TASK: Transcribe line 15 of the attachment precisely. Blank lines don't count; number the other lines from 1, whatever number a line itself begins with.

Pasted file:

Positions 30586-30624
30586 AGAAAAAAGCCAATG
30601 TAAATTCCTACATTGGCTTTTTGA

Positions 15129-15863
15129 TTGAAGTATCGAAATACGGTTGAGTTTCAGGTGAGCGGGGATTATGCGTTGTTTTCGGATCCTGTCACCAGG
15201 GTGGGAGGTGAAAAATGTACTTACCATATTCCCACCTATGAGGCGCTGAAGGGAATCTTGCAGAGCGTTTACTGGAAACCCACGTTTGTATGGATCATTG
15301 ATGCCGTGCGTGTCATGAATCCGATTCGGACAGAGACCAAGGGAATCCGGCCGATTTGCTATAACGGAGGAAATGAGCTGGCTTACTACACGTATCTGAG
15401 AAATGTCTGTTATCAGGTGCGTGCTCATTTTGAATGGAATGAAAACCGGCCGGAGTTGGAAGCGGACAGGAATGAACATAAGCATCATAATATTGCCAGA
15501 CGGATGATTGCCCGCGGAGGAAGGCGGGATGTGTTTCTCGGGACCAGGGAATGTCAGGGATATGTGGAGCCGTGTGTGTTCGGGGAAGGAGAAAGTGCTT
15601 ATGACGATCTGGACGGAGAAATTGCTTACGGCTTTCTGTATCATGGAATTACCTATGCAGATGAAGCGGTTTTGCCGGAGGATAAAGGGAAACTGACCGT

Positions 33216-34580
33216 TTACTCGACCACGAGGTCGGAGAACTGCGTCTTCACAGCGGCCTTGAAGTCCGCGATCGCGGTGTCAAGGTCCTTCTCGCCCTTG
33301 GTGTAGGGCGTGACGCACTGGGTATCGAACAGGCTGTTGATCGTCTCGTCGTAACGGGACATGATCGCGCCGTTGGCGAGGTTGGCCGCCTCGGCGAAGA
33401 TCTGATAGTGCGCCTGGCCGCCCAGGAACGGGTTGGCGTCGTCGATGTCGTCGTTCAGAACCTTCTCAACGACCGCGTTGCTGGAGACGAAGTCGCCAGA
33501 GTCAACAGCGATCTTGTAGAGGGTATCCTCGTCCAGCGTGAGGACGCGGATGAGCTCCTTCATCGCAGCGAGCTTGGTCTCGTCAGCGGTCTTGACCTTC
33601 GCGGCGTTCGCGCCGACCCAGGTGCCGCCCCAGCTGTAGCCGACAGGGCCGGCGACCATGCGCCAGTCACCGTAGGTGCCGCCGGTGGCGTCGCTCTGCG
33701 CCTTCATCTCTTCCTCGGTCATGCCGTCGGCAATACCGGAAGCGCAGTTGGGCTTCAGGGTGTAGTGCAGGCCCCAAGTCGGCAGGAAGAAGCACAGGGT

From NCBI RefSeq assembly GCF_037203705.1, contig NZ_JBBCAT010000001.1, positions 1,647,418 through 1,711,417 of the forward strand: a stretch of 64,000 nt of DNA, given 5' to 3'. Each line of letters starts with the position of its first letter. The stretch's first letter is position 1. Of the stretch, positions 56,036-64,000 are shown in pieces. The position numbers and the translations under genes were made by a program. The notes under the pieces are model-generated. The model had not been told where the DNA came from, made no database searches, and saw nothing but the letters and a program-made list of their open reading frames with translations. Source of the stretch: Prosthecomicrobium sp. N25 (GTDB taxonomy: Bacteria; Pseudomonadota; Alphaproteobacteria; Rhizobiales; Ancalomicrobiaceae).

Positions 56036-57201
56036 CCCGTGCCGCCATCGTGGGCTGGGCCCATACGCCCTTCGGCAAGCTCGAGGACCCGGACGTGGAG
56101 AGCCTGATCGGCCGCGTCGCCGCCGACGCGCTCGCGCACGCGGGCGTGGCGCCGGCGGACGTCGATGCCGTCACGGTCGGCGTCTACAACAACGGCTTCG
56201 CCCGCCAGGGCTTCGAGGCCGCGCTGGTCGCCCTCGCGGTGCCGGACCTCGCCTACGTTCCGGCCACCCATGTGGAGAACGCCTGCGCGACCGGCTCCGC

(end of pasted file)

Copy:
33501 GTCAACAGCGATCTTGTAGAGGGTATCCTCGTCCAGCGTGAGGACGCGGATGAGCTCCTTCATCGCAGCGAGCTTGGTCTCGTCAGCGGTCTTGACCTTC